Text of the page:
Compare Translations for Psalm 35:13

Psalm 35:13 ASV
But as for me, when they were sick, my clothing was sackcloth: I afflicted my soul with fasting; And my prayer returned into mine own bosom.
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Psalm 35:13 BBE
But as for me, when they were ill I put on the clothing of sorrow: I went without food and was sad, and my prayer came back again to my heart.
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Psalm 35:13 CEB
But when they were sick, I wore clothes for grieving, and I kept a strict fast. When my prayer came back unanswered,
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Psalm 35:13 CJB
But I, when they were ill, wore sackcloth; I put myself out and fasted; I can pray that what I prayed for them might also happen to me.
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Psalm 35:13 RHE
(34-13) But as for me, when they were troublesome to me, I was clothed with haircloth. I humbled my soul with fasting; and my prayer shall be turned into my bosom.
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Psalm 35:13 ESV
But I, when they were sick-- I wore sackcloth; I afflicted myself with fasting; I prayed with head bowed on my chest.
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Psalm 35:13 GW
But when they were sick, I wore sackcloth. I humbled myself with fasting. When my prayer returned unanswered,
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Psalm 35:13 GNT
But when they were sick, I dressed in mourning; I deprived myself of food; I prayed with my head bowed low,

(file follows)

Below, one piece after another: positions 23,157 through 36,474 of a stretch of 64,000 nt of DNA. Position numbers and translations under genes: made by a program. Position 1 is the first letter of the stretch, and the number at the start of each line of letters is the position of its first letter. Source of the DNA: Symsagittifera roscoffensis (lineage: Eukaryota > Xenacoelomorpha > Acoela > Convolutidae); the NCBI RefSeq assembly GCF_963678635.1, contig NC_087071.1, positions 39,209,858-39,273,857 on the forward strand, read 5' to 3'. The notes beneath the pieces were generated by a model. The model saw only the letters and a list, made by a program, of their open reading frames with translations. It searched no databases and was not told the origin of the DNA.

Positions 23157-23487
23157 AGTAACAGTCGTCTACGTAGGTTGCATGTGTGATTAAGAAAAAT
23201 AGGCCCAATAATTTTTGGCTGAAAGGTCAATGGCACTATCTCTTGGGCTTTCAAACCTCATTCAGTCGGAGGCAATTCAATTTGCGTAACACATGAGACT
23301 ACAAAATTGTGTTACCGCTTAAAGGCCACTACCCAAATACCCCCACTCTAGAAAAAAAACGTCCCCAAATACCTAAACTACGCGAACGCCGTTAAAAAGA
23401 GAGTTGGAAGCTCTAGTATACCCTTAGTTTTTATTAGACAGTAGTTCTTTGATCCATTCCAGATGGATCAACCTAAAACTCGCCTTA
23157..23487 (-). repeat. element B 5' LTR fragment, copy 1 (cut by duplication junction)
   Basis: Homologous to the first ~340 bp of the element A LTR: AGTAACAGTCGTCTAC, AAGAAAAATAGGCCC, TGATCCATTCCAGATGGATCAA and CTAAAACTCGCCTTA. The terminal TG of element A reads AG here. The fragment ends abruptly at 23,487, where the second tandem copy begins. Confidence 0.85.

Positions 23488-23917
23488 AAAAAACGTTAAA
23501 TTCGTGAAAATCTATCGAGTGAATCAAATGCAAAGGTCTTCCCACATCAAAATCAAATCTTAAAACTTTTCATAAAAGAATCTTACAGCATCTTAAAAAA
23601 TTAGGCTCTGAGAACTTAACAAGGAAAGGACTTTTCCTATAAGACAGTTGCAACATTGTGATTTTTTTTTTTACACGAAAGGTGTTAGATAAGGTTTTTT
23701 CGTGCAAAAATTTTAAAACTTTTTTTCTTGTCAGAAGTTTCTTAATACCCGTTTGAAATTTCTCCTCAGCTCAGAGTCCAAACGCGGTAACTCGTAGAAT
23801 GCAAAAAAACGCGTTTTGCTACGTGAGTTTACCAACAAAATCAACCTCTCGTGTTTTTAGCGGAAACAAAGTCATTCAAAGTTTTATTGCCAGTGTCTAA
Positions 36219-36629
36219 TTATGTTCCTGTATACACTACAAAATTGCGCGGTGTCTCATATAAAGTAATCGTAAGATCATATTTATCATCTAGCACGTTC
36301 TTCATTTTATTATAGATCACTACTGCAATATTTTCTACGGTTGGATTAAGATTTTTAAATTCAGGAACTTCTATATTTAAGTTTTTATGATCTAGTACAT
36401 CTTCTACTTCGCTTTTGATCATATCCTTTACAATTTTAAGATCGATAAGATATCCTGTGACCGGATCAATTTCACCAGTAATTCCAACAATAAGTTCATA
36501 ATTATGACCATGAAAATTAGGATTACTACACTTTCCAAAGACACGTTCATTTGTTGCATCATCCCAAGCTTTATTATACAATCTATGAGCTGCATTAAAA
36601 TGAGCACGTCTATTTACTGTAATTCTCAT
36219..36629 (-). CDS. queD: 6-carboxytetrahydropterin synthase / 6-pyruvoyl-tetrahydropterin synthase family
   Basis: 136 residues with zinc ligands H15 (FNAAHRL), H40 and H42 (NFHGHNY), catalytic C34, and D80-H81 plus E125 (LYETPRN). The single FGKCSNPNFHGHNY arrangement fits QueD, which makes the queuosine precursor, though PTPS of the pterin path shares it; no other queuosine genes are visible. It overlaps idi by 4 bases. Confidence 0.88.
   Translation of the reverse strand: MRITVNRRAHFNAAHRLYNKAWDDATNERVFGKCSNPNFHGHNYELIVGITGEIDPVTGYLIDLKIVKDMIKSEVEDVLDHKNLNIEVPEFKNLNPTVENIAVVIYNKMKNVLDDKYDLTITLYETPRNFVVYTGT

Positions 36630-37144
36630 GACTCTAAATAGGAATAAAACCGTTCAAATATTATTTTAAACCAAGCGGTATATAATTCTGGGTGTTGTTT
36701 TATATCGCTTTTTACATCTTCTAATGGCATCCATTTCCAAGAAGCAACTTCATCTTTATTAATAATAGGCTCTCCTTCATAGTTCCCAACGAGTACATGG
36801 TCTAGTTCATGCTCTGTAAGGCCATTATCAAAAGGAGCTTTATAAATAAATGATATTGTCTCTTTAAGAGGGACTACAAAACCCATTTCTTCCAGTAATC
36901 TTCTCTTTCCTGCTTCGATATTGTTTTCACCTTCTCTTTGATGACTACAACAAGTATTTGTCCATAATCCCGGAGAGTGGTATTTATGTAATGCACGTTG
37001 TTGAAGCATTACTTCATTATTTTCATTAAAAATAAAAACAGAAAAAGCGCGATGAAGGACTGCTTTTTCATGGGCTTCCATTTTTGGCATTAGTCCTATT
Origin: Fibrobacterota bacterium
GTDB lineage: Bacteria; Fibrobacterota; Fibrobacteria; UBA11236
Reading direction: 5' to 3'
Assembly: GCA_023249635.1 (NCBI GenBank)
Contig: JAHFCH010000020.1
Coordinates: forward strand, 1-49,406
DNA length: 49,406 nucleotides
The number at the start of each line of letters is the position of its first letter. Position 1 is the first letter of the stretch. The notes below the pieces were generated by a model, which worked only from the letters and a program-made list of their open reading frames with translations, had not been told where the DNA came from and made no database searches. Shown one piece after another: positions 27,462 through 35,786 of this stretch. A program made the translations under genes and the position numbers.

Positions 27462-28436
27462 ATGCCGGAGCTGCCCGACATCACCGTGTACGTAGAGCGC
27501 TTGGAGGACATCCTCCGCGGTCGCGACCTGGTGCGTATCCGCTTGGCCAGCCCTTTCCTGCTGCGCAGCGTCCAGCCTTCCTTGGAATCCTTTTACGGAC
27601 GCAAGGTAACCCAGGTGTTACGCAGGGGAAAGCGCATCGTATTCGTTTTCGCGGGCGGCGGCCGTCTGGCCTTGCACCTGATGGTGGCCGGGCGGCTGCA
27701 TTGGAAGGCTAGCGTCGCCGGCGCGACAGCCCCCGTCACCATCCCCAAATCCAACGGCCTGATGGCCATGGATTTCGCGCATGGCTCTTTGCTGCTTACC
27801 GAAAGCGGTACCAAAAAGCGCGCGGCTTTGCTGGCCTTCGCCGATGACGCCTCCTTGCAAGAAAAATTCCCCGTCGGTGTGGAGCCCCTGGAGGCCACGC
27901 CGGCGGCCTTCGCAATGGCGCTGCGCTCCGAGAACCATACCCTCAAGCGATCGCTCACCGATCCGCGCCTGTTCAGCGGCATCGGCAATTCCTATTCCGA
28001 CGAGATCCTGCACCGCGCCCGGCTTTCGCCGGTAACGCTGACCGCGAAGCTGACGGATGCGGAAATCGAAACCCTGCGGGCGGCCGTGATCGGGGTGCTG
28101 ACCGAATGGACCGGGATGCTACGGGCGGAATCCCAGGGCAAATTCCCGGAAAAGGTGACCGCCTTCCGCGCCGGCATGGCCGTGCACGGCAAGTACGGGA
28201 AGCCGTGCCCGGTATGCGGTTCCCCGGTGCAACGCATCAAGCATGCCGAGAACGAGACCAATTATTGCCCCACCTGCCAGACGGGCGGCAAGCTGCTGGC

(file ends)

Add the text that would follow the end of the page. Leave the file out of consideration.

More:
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Psalm 35:13 HNV
But as for me, when they were sick, my clothing was sackcloth. I afflicted my soul with fasting. My prayer returned into my own bosom.
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Psalm 35:13 CSB
Yet when they were sick, my clothing was sackcloth; I humbled myself with fasting, and my prayer was genuine.
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Psalm 35:13 KJV
But as for me, when they were sick , my clothing was sackcloth: I humbled my soul with fasting; and my prayer returned into mine own bosom.
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Psalm 35:13 LEB
But as for me, when they were sick, my clothing [was] sackcloth. I weakened my soul with fasting, and my prayer {returned to me unanswered}.
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Psalm 35:13 NAS
But as for me, when they were sick, my clothing was sackcloth; I humbled my soul with fasting, And my prayer kept returning to my bosom.
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Psalm 35:13 NCV
Yet when they were sick, I put on clothes of sadness and showed my sorrow by going without food. But my prayers were not answered.
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Psalm 35:13 NIRV
But when they were sick, I put on black clothes. I made myself low by going without food. My prayers for them weren't always answered.
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Psalm 35:13 NIV
Yet when they were ill, I put on sackcloth and humbled myself with fasting. When my prayers returned to me unanswered,